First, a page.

Doctor warns against using DayQuil and Mucinex due to side effects, but reveals the two cold and flu remedies that ARE worth buying

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Flu season is officially upon us. According to the CDC, serious cases are already beginning to steadily rise, causing 12,000 hospital admissions and 740 deaths so far.

But for those of us with milder cases, battling sleepless nights and relentless coughs, it can be difficult to know what remedies to turn to –  if any.

Earlier this year health officials warned that many of the products we’ve come to rely upon are effectively useless.

And now, one Florida-based emergency doctor has warned that not only are some ‘treatments’ useless, they may even be harmful. 

Dr Meghan Martin, a pediatric emergency medicine doctor who goes by the name of Dr Beach Gem on social media, recommended investing in a saline spray to unblock nasal cavities

Dr Meghan Martin, a pediatric emergency medicine doctor who goes by the name of Dr Beach Gem on social media, recommended investing in a saline spray to unblock nasal cavities

In a video posted to her TikTok channel, a pediatric emergency medicine doctor, Dr Meghan Martin can be seen conducting an in-depth analysis of the items on the shelves at her local drugstore. 

In the clip, which has so far garnered more than 200,000 views, she says: ‘Multi-symptom medications are not recommended.’ Dr Martin’s camera pans to an array of branded products to illustrate her point – NyQuil, DayQuil and Mucinex.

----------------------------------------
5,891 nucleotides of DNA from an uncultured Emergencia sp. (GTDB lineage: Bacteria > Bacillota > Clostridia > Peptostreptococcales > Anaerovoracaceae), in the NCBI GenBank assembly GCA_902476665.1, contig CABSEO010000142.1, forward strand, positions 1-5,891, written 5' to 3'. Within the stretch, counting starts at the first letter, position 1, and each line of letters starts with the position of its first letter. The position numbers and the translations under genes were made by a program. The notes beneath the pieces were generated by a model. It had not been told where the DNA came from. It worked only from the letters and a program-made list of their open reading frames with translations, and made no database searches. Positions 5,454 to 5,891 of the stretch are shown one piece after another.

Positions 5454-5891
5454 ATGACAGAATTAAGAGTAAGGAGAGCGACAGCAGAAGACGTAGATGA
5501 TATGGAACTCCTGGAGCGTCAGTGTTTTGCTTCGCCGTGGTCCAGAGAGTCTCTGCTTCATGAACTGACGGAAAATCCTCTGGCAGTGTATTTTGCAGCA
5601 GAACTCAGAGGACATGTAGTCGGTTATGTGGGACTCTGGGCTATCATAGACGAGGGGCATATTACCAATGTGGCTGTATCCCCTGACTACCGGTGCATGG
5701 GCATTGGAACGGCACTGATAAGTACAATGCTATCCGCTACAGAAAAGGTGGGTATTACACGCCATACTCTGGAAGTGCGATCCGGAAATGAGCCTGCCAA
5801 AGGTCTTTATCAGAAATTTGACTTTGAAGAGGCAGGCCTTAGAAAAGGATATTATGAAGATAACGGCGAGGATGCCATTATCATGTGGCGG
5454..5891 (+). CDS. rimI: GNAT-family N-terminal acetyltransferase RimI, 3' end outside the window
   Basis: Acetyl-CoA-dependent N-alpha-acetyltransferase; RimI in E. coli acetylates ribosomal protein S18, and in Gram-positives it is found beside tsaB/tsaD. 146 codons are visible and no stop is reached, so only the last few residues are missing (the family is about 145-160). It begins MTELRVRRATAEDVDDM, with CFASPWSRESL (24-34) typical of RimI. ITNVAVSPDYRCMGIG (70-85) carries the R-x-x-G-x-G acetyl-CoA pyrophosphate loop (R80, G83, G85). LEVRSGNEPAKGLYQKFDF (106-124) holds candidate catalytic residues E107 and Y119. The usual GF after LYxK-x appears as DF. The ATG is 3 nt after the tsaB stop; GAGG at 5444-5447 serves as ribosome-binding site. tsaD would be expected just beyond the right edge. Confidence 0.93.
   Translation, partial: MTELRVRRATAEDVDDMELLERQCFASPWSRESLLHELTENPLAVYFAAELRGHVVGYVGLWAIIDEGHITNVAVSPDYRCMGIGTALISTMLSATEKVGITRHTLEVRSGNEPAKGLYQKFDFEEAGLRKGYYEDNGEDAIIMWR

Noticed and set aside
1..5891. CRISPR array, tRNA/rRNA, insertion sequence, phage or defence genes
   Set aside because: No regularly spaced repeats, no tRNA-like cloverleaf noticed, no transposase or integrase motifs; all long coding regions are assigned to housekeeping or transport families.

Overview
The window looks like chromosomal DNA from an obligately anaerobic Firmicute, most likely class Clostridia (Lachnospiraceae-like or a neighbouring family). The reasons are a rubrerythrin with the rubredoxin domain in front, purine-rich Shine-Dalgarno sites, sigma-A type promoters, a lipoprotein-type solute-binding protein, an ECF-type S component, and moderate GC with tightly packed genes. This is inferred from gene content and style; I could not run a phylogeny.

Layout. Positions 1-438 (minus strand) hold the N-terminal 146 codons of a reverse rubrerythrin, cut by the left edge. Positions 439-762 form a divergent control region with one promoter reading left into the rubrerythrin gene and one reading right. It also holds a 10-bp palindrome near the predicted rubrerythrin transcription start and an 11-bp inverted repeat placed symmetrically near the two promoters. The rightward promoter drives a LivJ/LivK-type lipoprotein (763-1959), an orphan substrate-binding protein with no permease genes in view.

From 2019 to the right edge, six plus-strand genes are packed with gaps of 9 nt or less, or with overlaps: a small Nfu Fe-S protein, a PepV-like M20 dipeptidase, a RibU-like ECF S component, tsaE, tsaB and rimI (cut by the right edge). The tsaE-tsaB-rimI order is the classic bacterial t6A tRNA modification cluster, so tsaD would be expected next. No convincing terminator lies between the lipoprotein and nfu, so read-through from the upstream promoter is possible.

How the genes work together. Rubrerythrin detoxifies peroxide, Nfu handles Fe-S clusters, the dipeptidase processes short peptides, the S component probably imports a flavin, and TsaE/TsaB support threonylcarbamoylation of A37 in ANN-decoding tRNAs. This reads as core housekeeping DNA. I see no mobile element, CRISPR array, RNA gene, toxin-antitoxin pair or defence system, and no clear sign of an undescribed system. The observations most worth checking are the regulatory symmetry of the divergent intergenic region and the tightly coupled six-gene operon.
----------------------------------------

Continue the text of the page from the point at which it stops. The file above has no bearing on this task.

These products claim to ease headaches, congestion, body aches and sore throats. 

However, Dr Martin told her 1.4 million followers: ‘they have lots of different products in them and they can have a lot of side effects.’ 

In particular, drowsiness can be severe in some – especially if you’ve drunk alcohol or take certain medications for conditions such as Parkinson’s. 

They may also cause blurred vision, according to WebMD. 

Dr Martin also warns against cough syrup. ‘Suppressing that cough is not a good idea,’ she advises. Those with colds should instead be ‘coughing it [mucus] up and out of their lungs.’

Dr Martin added that cough medications are a definite no for children aged under six months because ‘there’s a lot of side effects and they’re really just not effective.’ 

‘Honey has been proven most effective and can be used in 12 months and up,’ she said.

But not everything on the shelf is useless. 

First, Dr Martin recommends cheap painkillers – especially for children. 

‘Acetaminophen and ibuprofen are very helpful to get the fever down,’ she says.

‘They keep kids comfortable so they’re more willing to drink and stay hydrated.’ 

She’s also supportive of saline sprays – squeezy bottles that pump liquid into the nostrils to clear mucus.

‘Nasal saline squeeze bottles are also really good to get the mucus out. Just don’t use tap water in them.’

Electrolyte solutions are ‘great to keep kids hydrated,’ Dr Martin adds, ‘especially if they’re not eating food.

Finally, if you’re on the hunt for a thermometer to keep a check on your family’s fever, steer clear of anything expensive.

Skip these and get a normal digital thermometer for $10-12. It’s accurate and way more cost effective.’

In October this year, CVS began removing oral meds from shelves that contain phenylephrine as their only active ingredient, which was shown to be no better than placebo at treating a stuffy nose.

The drugs are taken by millions of Americans and include brands like Benadryl Allergy Plus Congestion, Sudafed PE, and Tylenol Cold and Flu and Severe Day & Night.



Post source: Daily mail

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